Post-Digital Realty, companies regulated by the SEC have been concerned that whistleblowers will report fraud directly to the SEC rather than reporting internally, i.e., they will bypass corporate compliance programs to raise their concerns with the SEC. As the WPRA would encourage internal whistleblowing, companies should support the WPRA. In an amicus curiae brief that was filed in Digital Realty, Senator Grassley noted that “the testimony to Congress suggests that members of the business community, while advocating for internal reporting requirements, assumed or took for granted that Dodd-Frank’s anti-retaliation provisions apply to internal whistleblowers” and that “the business community  successfully lobbied the SEC to adopt rules favoring internal reporting.” Brief for Senator Charles Grassley as Amicus Curiae, 2, Digital Realty Trust, Inc. v. Paul Somers, No. 16-1276 (U.S. Supreme Court, 2018), available at https://bit.ly/2UXMyy5. Companies that seek to encourage internal reporting should support the WPRA.
In addition to expanding DFA protected conduct to encompass internal whistleblowing, the WPRA would amend various aspects of the DFA whistleblower protection provision to conform to the common features of most modern federal whistleblower protection laws, such as the anti-retaliation provisions of the Taxpayer First Act and Anti-Money Laundering Act.
Clarifying the Burden of Proof
Subsequent to the enactment of the Dodd-Frank Act, the Supreme Court’s decision in Univ. of Tex. Sw. Med. Ctr. v. Nassar, 570 U.S. 338 (2013) elevated the burden of proof in DFA whistleblower cases to “but-for” causation. Imposing this onerous causation burden on DFA retaliation plaintiffs dissuades employees from engaging in protected conduct because the remedy to combat retaliation is weak.
In contrast to the DFA, most of the federal whistleblower protection laws enacted since 1989 employ a “contributing factor” causation standard. The WPRA would employ “contributing factor” causation in DFA retaliation cases, i.e., a whistleblower would prevail “upon a showing that protected conduct was a contributing factor in the unfavorable personnel action alleged in the complaint.” Contributing factor causation would be established by showing that the decision-maker knew of the protected conduct and took the retaliatory action “within a period of time such that a reasonable person could conclude that the protected conduct engaged in by the whistleblower was a contributing factor in the personnel action.” In other words, knowledge and close temporal proximity would suffice to prove causation.
Prohibiting Post-Employment Retaliation
The WPRA would clarify that the DFA prohibits post-employment retaliation against a whistleblower. As many SEC whistleblowers cooperate with SEC investigations and enforcement actions years after they are no longer employed by the company whose misconduct they reported, it is critical to provide robust protection against retaliation post-employment. Indeed, Ms. Haugens reported her concerns to the SEC and Congress after she resigned from her position at Facebook.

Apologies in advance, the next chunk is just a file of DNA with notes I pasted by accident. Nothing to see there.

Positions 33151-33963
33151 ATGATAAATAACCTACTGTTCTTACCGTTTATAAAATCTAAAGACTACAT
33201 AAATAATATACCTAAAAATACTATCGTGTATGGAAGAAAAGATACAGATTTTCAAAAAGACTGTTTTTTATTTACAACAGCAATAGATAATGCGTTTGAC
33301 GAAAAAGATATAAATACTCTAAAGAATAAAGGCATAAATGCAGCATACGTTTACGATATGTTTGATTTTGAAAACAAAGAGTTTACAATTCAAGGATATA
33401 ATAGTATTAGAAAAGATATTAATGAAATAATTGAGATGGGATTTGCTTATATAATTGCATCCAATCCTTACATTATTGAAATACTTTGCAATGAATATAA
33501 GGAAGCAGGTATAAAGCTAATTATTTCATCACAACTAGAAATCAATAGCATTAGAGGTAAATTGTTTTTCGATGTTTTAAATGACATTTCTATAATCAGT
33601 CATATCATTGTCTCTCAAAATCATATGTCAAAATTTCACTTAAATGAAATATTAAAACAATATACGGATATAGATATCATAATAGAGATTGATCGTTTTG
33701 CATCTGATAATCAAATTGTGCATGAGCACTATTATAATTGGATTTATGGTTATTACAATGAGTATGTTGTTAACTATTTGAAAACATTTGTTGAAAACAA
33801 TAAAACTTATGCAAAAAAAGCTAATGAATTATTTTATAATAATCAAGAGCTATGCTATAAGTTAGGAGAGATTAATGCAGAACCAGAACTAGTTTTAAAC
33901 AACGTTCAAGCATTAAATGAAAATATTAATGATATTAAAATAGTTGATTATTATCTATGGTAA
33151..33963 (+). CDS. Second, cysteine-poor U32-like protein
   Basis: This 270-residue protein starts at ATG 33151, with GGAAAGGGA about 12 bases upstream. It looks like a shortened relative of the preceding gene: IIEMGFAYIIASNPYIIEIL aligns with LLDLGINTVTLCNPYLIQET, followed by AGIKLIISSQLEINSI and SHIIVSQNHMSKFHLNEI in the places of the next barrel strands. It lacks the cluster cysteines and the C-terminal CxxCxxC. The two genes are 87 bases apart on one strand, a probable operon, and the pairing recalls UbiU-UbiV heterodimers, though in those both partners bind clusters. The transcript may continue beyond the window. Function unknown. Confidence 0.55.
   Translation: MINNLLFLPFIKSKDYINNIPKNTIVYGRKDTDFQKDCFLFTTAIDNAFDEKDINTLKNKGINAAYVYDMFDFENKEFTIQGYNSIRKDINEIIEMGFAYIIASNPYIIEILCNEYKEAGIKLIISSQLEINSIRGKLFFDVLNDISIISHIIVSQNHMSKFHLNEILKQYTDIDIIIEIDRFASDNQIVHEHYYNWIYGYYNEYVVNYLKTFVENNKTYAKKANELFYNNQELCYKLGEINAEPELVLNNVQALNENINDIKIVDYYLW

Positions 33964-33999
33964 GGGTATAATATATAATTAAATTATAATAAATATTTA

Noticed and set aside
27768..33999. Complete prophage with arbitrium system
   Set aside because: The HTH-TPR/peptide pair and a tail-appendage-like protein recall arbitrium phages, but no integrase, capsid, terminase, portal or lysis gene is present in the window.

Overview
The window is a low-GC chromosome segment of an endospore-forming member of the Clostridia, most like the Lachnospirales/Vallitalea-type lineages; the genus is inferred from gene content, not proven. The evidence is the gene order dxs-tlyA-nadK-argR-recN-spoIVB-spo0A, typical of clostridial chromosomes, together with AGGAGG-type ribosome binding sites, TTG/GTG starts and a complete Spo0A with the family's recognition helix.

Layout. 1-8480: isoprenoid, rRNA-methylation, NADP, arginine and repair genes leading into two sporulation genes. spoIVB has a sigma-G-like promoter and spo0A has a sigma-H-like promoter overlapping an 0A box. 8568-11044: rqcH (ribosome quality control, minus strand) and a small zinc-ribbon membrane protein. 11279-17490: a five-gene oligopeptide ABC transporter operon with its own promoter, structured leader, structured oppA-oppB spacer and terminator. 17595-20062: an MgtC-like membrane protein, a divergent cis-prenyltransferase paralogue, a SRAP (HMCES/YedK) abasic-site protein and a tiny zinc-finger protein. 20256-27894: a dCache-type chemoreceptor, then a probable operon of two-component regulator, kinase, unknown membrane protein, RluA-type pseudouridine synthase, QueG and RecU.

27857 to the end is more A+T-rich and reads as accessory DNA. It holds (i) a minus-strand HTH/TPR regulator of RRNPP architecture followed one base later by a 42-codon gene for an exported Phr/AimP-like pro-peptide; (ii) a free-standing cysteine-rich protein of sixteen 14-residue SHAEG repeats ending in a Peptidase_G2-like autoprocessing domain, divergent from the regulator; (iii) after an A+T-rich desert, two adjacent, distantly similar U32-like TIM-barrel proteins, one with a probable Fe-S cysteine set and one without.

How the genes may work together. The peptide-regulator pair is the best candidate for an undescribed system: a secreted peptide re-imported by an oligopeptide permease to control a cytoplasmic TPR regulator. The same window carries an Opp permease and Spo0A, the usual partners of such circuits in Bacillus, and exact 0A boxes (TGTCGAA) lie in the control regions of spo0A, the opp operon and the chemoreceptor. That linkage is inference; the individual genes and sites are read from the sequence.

Failing to prohibit post-employment retaliation could give an SEC whistleblower’s former employer free rein to retaliate against and intimidate the whistleblower to try to dissuade the whistleblower from further cooperating with an SEC investigation or testifying in a judicial or administrative action stemming from the whistleblower’s disclosure. Moreover, as documented in an article titled Whistleblowers Need Not Apply, whistleblower job applicants that confront blacklisting lack an adequate remedy to combat this pernicious form of retaliation. Often, the “negative trail follows whistleblowers, labeling them as disloyal, suspicious, and, ultimately, not ideal employees, and, thus, unable to find work.”
Clarifying that the DFA prohibits post-employment retaliation is important in light of some decisions construing the False Claims Act’s analogous whistleblower provision to exclude relief for retaliatory acts occurring post-employment. See, e.g., Potts v. Ctr. for Excellence in Higher Educ., Inc., 908 F.3d 610, 618 (10th Cir. 2018); Fitzsimmons v. Cardiology Assocs. of Fredericksburg, Ltd., Civil Action No. 3:15CV72, 2015 WL 4937461, at *7 (E.D. Va. Aug. 18, 2015). Fortunately, a well-reasoned recent Sixth Circuit decision rejects the Tenth Circuit’s erroneous construction of the scope of FCA whistleblower protection. See United States ex rel. Felten v. William Beaumont Hosp., 993 F.3d 428 (6th Cir. 2021). But in light of the circuit split on this issue, the WPRA would provide important clarification that the DFA prohibits prohibit post-employment retaliation.
Authorizing Compensatory Damages
Unlike nearly all whistleblower protection laws, the DFA does not authorize compensatory damages, i.e., damages for emotional distress and reputational harm. If a whistleblower suffers harassment or a hostile work environment without suffering economic damages (lost wages), the whistleblower could not recover damages in a DFA retaliation action. The WPRA fixes this significant deficiency by authorizing prevailing whistleblowers to recover compensatory damages (in addition to economic damages and attorneys’ fees).